Tuesday 4th October 2011
Good morning. Why is Pound going up against Euro October 2011? Sterling fell against the US Dollar yesterday, but surges against the weak Euro as it seems Greece will miss it's deficit reduction target increasing the chance of default. This has pushed GBP/EUR exchange rates above 1.17 and we now have the best Euro exchange rates for 6 months. At 08:30am this morning rates are as follows:
• GBP/EUR 1.1706
• GBP/USD 1.5431
• GBP/AUD 1.6278
• GBP/NZD 2.0462
• GBP/CHF 1.4202
• GBP/CAD 1.6285
• GBP/ZAR 12.719
• GBP/JPY 118.15
• GBP/DKK 8.7096
• GBP/NOK 9.1357
• EUR/USD 1.3182
Sterling at 6 month high vs the Euro
Yesterday Greece said it would not meet this year's deficit cutting target, sending shares and the single currency lower during trading yesterday. Athens announced that the 2011 deficit was projected to be 8.5% of GDP, down from 10.5% in 2010 but short of the 7.6% target set by the EU and IMF.
The government, which on Sunday adopted its 2012 draft austerity budget, blamed the shortfall on deepening recession. The Euro fell sharply as a result, weakening and becoming cheaper to purchase. We saw GBP/EUR hit a 6 month high, and the Euro was also down 1.4% against the dollar in late trading, and dropping 2% to a decade low of 101 yen against the safe-haven Japanese currency.
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Sterling down against US Dollar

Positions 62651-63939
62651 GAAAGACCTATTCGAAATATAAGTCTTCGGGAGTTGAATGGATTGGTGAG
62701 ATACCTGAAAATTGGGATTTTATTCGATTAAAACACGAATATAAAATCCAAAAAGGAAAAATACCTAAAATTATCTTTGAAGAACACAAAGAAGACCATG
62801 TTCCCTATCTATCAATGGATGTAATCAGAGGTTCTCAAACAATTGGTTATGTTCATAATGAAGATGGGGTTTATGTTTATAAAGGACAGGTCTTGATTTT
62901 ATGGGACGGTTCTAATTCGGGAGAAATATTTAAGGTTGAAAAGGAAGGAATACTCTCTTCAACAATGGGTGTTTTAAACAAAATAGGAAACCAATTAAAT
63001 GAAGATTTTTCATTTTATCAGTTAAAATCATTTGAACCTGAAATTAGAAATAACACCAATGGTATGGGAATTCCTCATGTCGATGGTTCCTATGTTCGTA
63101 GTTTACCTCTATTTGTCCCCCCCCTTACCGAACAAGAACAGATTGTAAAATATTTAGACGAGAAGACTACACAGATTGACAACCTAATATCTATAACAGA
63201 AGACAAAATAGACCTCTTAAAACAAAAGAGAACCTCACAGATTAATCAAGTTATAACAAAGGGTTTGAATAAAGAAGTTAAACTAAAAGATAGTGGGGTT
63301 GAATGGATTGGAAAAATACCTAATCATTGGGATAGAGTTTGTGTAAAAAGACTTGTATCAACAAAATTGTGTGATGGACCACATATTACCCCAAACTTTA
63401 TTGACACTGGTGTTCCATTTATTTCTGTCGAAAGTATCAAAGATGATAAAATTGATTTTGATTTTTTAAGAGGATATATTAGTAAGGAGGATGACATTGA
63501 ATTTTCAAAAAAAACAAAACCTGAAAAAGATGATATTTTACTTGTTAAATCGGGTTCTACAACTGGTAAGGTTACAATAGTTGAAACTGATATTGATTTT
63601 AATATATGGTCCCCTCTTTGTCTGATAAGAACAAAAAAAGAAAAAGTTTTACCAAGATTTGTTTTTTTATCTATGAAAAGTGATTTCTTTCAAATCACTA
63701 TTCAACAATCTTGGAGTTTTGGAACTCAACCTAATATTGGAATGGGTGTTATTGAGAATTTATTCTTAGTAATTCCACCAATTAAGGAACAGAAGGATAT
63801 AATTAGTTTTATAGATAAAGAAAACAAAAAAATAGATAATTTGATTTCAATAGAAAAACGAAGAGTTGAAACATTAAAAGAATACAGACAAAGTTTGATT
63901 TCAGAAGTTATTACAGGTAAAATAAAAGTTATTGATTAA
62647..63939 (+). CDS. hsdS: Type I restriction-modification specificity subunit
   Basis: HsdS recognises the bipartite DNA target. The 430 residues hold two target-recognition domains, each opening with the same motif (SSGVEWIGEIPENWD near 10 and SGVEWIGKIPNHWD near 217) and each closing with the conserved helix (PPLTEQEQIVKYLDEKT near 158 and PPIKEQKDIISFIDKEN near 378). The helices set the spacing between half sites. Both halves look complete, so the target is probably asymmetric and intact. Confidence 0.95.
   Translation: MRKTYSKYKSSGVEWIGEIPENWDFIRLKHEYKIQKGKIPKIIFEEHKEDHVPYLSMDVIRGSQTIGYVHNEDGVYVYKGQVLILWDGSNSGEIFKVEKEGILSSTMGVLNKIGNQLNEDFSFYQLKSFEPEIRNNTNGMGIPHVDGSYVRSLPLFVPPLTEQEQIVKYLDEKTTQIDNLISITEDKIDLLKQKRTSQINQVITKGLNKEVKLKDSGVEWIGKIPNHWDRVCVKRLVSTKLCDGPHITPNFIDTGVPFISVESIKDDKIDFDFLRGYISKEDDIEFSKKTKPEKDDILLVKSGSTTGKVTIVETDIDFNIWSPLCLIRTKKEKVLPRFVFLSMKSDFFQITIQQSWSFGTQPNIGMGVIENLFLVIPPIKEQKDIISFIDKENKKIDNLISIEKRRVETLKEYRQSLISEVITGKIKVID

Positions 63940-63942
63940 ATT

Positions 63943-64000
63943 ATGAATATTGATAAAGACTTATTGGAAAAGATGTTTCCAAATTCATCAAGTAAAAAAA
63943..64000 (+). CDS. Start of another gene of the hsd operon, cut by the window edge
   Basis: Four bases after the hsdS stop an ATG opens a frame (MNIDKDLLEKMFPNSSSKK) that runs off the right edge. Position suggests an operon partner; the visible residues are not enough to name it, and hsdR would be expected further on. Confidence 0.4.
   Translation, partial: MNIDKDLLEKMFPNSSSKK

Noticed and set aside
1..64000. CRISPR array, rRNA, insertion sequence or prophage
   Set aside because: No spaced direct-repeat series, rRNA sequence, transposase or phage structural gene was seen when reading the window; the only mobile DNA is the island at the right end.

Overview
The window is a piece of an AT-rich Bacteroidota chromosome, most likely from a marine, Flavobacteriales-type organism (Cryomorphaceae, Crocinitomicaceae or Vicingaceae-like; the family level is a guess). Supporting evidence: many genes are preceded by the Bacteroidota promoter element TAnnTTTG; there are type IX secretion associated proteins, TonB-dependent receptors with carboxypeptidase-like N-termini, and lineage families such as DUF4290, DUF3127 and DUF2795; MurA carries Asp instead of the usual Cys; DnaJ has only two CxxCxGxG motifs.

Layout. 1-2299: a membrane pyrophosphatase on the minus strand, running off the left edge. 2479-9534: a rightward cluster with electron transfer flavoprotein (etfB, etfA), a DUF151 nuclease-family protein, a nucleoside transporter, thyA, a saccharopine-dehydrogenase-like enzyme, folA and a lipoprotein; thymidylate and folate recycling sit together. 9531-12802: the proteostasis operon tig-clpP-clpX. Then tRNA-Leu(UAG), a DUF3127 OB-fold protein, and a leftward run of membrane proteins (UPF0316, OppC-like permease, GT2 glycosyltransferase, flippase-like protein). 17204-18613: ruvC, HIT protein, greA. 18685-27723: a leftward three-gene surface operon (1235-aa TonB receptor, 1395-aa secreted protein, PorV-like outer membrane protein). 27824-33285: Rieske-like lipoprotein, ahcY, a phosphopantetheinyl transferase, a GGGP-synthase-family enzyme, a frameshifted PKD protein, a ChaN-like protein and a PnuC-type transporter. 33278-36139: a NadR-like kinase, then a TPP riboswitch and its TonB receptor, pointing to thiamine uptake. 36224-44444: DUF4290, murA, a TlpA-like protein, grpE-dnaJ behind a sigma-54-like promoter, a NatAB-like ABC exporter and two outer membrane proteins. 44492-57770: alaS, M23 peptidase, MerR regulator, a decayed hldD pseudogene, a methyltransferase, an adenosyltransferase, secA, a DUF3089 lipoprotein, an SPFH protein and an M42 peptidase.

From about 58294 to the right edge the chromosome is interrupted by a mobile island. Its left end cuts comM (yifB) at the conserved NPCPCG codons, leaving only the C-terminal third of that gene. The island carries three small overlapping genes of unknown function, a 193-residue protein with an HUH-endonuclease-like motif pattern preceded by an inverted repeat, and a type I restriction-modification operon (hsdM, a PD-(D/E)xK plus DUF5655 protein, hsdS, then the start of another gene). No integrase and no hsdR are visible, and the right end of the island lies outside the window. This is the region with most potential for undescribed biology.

Sterling fell against the dollar on Monday, brushing off better UK manufacturing data, as the pound sold off in line with stock markets and other higher-risk currencies due to mounting worries about a Greek debt default. The worries caused meant the US Dollar gained strength on it's safe haven status, becoming more expensive to purchase.
It's important to remember Sterling is not actually very strong. We expect Quantitative Easing from the Bank of England which could weaken the Pound further. It's only the Greek debt issue that's causing GBP/EUR rates to rise, and we expect these gains to be short lived.
US Senate backs debate on currency law amid yuan row
There's an interesting story about currency pegging and protectionism on the BBC site today. It's not directly related to the main currencies we trade, so rather than delve further into the story here on the blog, you can read about it on the BBC site.
House price data is the only UK release of note. In the EU we have another round of inflation data. There are also Factory order numbers from the USA.
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